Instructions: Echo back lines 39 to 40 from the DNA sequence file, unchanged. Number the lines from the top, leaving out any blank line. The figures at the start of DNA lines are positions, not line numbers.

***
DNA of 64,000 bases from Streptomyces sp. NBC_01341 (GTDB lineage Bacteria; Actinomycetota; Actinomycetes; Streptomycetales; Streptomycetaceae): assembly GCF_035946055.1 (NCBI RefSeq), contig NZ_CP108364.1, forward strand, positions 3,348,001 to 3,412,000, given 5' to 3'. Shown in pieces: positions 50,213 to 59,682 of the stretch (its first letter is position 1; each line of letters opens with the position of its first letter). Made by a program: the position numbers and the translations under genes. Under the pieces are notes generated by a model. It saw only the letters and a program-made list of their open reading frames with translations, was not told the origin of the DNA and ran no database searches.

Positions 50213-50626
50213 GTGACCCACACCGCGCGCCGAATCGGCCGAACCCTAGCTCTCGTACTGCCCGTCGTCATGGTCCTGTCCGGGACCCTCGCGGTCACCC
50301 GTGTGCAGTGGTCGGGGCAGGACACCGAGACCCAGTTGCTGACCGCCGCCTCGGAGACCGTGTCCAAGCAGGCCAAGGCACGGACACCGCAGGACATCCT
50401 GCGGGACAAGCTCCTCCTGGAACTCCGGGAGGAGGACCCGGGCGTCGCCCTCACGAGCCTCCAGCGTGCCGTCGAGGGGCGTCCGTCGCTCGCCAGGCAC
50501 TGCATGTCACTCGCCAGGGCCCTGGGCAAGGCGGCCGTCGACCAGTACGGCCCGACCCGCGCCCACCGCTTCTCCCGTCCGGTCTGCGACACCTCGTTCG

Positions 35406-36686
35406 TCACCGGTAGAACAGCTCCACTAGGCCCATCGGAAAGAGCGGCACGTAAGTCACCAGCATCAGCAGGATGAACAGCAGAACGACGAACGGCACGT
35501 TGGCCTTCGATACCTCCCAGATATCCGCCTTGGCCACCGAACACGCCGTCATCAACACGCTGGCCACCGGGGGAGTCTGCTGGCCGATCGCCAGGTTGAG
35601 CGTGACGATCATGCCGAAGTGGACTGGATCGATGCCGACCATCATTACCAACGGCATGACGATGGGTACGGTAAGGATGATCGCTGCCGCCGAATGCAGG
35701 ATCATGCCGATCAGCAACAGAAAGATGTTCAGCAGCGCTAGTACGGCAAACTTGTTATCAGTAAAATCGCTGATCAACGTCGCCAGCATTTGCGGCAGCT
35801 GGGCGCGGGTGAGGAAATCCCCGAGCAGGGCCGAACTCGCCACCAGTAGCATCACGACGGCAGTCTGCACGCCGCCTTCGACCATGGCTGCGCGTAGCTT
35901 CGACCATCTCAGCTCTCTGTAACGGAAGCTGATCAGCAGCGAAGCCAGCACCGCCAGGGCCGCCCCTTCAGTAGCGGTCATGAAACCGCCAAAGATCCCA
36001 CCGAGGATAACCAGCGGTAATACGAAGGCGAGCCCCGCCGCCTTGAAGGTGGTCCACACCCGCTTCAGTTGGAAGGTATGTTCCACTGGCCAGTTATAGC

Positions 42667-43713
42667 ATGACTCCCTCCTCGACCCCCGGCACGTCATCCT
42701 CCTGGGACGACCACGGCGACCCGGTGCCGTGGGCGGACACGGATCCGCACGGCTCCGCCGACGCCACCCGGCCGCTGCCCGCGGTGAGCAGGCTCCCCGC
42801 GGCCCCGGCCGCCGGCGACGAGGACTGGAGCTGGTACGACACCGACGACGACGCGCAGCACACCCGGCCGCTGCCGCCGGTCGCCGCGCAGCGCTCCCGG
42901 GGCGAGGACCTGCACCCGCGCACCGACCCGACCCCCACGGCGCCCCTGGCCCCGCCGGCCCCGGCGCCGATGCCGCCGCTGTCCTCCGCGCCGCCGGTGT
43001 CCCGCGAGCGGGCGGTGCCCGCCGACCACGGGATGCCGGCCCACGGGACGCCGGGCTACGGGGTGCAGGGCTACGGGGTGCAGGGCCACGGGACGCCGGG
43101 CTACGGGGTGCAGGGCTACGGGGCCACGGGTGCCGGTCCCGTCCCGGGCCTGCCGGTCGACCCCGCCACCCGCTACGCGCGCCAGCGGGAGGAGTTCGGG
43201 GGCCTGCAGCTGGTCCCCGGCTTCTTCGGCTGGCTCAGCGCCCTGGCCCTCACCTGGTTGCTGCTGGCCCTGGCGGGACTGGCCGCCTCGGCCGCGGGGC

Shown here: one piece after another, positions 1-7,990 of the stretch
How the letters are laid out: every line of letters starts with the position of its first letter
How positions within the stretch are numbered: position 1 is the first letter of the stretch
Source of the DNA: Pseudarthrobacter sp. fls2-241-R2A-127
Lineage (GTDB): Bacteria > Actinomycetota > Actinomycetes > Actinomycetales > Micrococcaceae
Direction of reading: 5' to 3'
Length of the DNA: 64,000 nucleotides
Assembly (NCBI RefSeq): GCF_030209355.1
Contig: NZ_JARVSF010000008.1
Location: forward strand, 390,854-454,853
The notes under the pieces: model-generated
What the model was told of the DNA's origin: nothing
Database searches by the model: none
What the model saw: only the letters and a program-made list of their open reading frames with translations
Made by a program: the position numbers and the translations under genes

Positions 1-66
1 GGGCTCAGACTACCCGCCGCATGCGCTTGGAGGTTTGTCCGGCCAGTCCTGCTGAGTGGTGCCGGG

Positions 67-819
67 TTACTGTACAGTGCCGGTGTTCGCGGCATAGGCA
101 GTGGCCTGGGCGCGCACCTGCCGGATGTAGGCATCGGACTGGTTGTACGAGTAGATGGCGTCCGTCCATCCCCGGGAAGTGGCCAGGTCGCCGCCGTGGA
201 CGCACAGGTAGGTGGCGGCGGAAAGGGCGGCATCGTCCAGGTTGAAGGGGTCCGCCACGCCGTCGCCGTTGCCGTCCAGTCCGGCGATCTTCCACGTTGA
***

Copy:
1 GGGCTCAGACTACCCGCCGCATGCGCTTGGAGGTTTGTCCGGCCAGTCCTGCTGAGTGGTGCCGGG

Positions 67-819